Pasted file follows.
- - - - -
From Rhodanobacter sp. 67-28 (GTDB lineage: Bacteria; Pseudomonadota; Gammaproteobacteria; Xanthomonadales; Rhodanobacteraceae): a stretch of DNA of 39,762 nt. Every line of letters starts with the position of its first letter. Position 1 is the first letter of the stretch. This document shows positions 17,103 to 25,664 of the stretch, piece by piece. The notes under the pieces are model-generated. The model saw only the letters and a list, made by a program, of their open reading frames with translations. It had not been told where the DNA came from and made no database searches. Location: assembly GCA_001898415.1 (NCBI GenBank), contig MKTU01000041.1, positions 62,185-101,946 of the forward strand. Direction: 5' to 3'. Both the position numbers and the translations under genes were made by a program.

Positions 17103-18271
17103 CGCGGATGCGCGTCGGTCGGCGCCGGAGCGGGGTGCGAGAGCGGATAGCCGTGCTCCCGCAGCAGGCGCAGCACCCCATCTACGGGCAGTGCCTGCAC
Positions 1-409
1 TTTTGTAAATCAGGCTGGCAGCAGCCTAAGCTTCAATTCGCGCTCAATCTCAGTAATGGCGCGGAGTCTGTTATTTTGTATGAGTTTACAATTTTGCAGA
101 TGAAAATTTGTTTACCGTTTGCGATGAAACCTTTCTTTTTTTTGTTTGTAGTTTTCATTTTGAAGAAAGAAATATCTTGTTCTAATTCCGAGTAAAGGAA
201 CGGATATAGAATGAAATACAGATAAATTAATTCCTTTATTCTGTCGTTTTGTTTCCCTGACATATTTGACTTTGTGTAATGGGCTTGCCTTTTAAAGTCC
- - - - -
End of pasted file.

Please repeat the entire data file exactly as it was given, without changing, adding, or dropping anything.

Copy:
From Rhodanobacter sp. 67-28 (GTDB lineage: Bacteria; Pseudomonadota; Gammaproteobacteria; Xanthomonadales; Rhodanobacteraceae): a stretch of DNA of 39,762 nt. Every line of letters starts with the position of its first letter. Position 1 is the first letter of the stretch. This document shows positions 17,103 to 25,664 of the stretch, piece by piece. The notes under the pieces are model-generated. The model saw only the letters and a list, made by a program, of their open reading frames with translations. It had not been told where the DNA came from and made no database searches. Location: assembly GCA_001898415.1 (NCBI GenBank), contig MKTU01000041.1, positions 62,185-101,946 of the forward strand. Direction: 5' to 3'. Both the position numbers and the translations under genes were made by a program.

Positions 17103-18271
17103 CGCGGATGCGCGTCGGTCGGCGCCGGAGCGGGGTGCGAGAGCGGATAGCCGTGCTCCCGCAGCAGGCGCAGCACCCCATCTACGGGCAGTGCCTGCAC
Positions 1-409
1 TTTTGTAAATCAGGCTGGCAGCAGCCTAAGCTTCAATTCGCGCTCAATCTCAGTAATGGCGCGGAGTCTGTTATTTTGTATGAGTTTACAATTTTGCAGA
101 TGAAAATTTGTTTACCGTTTGCGATGAAACCTTTCTTTTTTTTGTTTGTAGTTTTCATTTTGAAGAAAGAAATATCTTGTTCTAATTCCGAGTAAAGGAA
201 CGGATATAGAATGAAATACAGATAAATTAATTCCTTTATTCTGTCGTTTTGTTTCCCTGACATATTTGACTTTGTGTAATGGGCTTGCCTTTTAAAGTCC